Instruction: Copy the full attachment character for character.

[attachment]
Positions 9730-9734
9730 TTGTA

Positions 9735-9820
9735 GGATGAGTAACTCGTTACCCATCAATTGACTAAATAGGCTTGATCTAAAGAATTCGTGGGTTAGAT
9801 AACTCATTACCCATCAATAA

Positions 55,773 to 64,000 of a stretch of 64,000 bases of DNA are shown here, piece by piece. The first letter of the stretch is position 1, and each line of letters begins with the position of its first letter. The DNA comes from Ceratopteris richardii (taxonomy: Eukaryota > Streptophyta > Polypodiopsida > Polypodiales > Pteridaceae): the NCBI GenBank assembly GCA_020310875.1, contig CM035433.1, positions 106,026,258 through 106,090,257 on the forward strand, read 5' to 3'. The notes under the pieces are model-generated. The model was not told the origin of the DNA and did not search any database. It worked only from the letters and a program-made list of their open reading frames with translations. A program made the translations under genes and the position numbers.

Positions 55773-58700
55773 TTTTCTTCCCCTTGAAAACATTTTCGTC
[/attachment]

Positions 9730-9734
9730 TTGTA

Positions 9735-9820
9735 GGATGAGTAACTCGTTACCCATCAATTGACTAAATAGGCTTGATCTAAAGAATTCGTGGGTTAGAT
9801 AACTCATTACCCATCAATAA

Positions 55,773 to 64,000 of a stretch of 64,000 bases of DNA are shown here, piece by piece. The first letter of the stretch is position 1, and each line of letters begins with the position of its first letter. The DNA comes from Ceratopteris richardii (taxonomy: Eukaryota > Streptophyta > Polypodiopsida > Polypodiales > Pteridaceae): the NCBI GenBank assembly GCA_020310875.1, contig CM035433.1, positions 106,026,258 through 106,090,257 on the forward strand, read 5' to 3'. The notes under the pieces are model-generated. The model was not told the origin of the DNA and did not search any database. It worked only from the letters and a program-made list of their open reading frames with translations. A program made the translations under genes and the position numbers.

Positions 55773-58700
55773 TTTTCTTCCCCTTGAAAACATTTTCGTC